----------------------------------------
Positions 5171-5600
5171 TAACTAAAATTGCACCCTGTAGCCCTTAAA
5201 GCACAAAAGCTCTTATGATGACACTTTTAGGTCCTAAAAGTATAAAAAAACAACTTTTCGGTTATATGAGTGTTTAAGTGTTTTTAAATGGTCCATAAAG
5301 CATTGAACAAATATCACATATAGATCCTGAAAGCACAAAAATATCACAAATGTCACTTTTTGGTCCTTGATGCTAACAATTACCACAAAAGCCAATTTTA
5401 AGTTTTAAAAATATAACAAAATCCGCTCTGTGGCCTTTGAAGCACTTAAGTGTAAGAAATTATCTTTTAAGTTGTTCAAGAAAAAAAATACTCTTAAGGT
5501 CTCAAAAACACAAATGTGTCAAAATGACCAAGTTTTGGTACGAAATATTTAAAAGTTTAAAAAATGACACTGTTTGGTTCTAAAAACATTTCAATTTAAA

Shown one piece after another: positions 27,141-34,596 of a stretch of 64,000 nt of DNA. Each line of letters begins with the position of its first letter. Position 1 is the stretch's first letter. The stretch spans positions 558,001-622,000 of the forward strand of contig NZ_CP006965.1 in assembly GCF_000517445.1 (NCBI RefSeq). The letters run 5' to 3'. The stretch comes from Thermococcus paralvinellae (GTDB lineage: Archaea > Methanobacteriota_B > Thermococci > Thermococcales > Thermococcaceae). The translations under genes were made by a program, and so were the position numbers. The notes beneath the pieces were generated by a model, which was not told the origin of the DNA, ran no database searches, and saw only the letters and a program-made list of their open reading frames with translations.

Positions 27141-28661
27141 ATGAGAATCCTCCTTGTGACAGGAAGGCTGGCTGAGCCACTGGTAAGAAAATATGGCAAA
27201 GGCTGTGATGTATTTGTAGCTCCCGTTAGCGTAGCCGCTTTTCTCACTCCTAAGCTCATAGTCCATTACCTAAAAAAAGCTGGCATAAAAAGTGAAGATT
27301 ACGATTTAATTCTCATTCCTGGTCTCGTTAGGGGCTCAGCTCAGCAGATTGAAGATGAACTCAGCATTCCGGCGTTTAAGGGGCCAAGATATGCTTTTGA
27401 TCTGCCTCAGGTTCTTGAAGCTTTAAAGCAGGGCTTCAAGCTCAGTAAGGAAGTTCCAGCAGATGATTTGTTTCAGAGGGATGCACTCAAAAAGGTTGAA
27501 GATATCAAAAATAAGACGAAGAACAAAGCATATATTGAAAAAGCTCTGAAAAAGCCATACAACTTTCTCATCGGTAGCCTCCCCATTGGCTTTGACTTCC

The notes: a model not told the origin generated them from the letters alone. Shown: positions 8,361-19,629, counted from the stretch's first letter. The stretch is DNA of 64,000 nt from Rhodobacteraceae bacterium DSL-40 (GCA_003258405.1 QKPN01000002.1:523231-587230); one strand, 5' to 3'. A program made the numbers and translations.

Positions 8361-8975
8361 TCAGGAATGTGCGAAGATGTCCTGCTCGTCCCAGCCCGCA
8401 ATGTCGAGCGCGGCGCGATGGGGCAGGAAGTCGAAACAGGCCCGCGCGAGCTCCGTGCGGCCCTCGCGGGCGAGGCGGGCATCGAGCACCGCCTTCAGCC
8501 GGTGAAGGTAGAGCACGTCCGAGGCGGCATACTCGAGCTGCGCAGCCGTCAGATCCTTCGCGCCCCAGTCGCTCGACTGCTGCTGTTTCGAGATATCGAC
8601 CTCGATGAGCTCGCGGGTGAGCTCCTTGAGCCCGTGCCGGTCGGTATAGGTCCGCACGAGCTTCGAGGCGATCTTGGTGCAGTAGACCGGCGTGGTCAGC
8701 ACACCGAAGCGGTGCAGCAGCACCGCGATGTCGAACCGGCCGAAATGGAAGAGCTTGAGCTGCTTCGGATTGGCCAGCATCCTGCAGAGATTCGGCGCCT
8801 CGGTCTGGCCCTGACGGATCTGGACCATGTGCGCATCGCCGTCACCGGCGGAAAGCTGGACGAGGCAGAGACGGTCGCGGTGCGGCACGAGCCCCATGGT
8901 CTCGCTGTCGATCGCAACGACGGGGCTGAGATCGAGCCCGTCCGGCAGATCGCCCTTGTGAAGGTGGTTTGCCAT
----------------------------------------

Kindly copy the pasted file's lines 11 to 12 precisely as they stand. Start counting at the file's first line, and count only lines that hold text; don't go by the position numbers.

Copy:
27301 ACGATTTAATTCTCATTCCTGGTCTCGTTAGGGGCTCAGCTCAGCAGATTGAAGATGAACTCAGCATTCCGGCGTTTAAGGGGCCAAGATATGCTTTTGA
27401 TCTGCCTCAGGTTCTTGAAGCTTTAAAGCAGGGCTTCAAGCTCAGTAAGGAAGTTCCAGCAGATGATTTGTTTCAGAGGGATGCACTCAAAAAGGTTGAA